Asma Sarowar says her job as a public school teacher has largely kept her from attending many of the protests and demonstrations against the Trump administration that have become part of life in New York City, but that she did not want to miss Sunday’s show of solidarity with Muslims.
“As a Muslim, I came here to America where I was 17 years old. I consider this my country,” Sarowar told the Voice. “So it doesn’t matter what religion or ethnicity you came here as, everybody comes seeking America because of the freedom of religion.”
The rally, #IAmAMuslimToo, was held at 48th and Broadway with the temperature hovering around 60 degrees, in direct response to Trump administration’s Muslim travel ban and the overtly racist members of his cabinet. Russell Simmons (who was friends with Donald Trump until recently), Linda Sarsour, Rabbi Marc Schneier, Susan Sarandon, all spoke. Simmons tweeted that between 7,000 and 10,000 people attended, but the usual crush around Times Square (including the occasional Trump supporter) and the NYPD’s insistence on keeping crosstown traffic flowing diluted the crowd and made that estimate seem high.
Sarowar said she supported Mayor Bill de Blasio, who also spoke at the rally.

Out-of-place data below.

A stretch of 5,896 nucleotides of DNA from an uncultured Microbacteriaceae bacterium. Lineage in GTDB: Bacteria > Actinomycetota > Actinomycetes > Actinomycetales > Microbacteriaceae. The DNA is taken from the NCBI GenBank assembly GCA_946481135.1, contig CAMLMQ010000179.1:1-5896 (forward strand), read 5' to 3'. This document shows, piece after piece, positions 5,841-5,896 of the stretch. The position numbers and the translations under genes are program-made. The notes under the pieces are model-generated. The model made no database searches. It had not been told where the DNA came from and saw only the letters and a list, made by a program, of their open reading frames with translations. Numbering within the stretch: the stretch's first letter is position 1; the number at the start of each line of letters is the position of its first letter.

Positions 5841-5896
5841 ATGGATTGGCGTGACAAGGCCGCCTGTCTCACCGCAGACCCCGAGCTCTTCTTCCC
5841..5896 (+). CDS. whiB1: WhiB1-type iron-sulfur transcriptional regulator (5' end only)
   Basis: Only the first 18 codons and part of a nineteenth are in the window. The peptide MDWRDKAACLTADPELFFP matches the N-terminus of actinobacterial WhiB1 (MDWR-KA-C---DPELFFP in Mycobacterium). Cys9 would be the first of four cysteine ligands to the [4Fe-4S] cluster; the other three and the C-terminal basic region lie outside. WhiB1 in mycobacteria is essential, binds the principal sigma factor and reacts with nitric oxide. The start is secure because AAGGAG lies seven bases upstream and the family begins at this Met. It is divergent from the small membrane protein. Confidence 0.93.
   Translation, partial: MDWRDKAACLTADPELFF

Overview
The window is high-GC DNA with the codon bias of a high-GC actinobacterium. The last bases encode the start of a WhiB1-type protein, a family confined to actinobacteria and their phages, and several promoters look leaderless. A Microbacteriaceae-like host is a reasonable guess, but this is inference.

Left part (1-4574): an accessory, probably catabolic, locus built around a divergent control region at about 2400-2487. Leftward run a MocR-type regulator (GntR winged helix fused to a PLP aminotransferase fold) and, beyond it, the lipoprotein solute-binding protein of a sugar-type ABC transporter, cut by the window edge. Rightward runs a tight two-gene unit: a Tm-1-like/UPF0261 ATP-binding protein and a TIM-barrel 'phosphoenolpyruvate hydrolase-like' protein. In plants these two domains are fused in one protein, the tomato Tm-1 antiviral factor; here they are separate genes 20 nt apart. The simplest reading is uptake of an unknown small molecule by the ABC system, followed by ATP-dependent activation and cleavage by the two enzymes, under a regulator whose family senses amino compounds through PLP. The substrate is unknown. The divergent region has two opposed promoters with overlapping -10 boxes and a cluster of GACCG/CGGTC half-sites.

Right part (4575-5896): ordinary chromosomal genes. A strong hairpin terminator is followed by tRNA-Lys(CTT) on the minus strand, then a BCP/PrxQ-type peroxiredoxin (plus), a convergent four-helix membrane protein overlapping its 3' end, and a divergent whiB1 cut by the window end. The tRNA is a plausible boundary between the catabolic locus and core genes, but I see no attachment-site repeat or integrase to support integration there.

“I like the way he’s trying. But we have to do more,” she said. “We have to show our voice more. More people have to come out and demonstrate. Even though we have our job and things, I think we should all make time to come out to show our support, show our unity.”
The mayor urged the crowd to “feel the power that comes with a democratic society and use that power to protect all the gains we have made.” A small group of protesters shouted at him to “End Broken Windows,” but de Blasio spoke over them.
Abdul Mustafa attended the rally with his teenage son and wife, and called de Blasio “one of my favorite mayors.”
“Remember when Long Island hospital was about to close? He went and got arrested for it. I like him, I think he has principles,” he said.
Asked what particularly made him upset about President Trump, Mustafa responded, “everything.”
“To me, I am ashamed to be represented by someone like him.”
Mustafa said he moved to New York City in 1980 from Ethiopia. “My roots may be in Africa, but I am an American. I know America more than I know myself in [Ethiopia]. I have three kids who were born and educated here. This is my country, I have nowhere to go even if I wanted to.”
Sunday was Mustafa’s first demonstration, but he said it wouldn’t be his last.
“[Trump] is separating the people by religion and race by group, and that will never benefit the country. Any time we get an opportunity to protest that we have to participate.”